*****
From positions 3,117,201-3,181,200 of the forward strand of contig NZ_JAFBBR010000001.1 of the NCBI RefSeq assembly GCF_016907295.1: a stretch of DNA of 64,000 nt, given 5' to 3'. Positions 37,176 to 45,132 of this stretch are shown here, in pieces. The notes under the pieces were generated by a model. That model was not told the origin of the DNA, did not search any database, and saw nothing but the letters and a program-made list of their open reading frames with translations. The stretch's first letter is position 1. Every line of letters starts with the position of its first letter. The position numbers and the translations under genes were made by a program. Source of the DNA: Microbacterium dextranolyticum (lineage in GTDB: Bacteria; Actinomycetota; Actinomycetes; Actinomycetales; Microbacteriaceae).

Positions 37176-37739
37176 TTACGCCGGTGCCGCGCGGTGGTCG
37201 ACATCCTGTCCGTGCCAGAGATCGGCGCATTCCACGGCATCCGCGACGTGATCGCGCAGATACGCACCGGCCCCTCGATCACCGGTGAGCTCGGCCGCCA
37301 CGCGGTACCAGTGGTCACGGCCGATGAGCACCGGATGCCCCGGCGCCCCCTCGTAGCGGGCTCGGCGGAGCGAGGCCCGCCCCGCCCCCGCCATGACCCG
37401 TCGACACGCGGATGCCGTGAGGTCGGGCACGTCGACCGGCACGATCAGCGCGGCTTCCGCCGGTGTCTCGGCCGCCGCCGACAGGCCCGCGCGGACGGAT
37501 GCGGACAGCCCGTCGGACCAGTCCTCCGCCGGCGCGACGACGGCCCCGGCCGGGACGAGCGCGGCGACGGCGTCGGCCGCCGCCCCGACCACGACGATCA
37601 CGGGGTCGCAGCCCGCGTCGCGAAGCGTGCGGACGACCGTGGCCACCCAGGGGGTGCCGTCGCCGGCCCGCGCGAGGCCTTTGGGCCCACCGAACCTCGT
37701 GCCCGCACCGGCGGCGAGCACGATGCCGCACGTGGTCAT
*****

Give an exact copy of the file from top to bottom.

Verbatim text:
From positions 3,117,201-3,181,200 of the forward strand of contig NZ_JAFBBR010000001.1 of the NCBI RefSeq assembly GCF_016907295.1: a stretch of DNA of 64,000 nt, given 5' to 3'. Positions 37,176 to 45,132 of this stretch are shown here, in pieces. The notes under the pieces were generated by a model. That model was not told the origin of the DNA, did not search any database, and saw nothing but the letters and a program-made list of their open reading frames with translations. The stretch's first letter is position 1. Every line of letters starts with the position of its first letter. The position numbers and the translations under genes were made by a program. Source of the DNA: Microbacterium dextranolyticum (lineage in GTDB: Bacteria; Actinomycetota; Actinomycetes; Actinomycetales; Microbacteriaceae).

Positions 37176-37739
37176 TTACGCCGGTGCCGCGCGGTGGTCG
37201 ACATCCTGTCCGTGCCAGAGATCGGCGCATTCCACGGCATCCGCGACGTGATCGCGCAGATACGCACCGGCCCCTCGATCACCGGTGAGCTCGGCCGCCA
37301 CGCGGTACCAGTGGTCACGGCCGATGAGCACCGGATGCCCCGGCGCCCCCTCGTAGCGGGCTCGGCGGAGCGAGGCCCGCCCCGCCCCCGCCATGACCCG
37401 TCGACACGCGGATGCCGTGAGGTCGGGCACGTCGACCGGCACGATCAGCGCGGCTTCCGCCGGTGTCTCGGCCGCCGCCGACAGGCCCGCGCGGACGGAT
37501 GCGGACAGCCCGTCGGACCAGTCCTCCGCCGGCGCGACGACGGCCCCGGCCGGGACGAGCGCGGCGACGGCGTCGGCCGCCGCCCCGACCACGACGATCA
37601 CGGGGTCGCAGCCCGCGTCGCGAAGCGTGCGGACGACCGTGGCCACCCAGGGGGTGCCGTCGCCGGCCCGCGCGAGGCCTTTGGGCCCACCGAACCTCGT
37701 GCCCGCACCGGCGGCGAGCACGATGCCGCACGTGGTCAT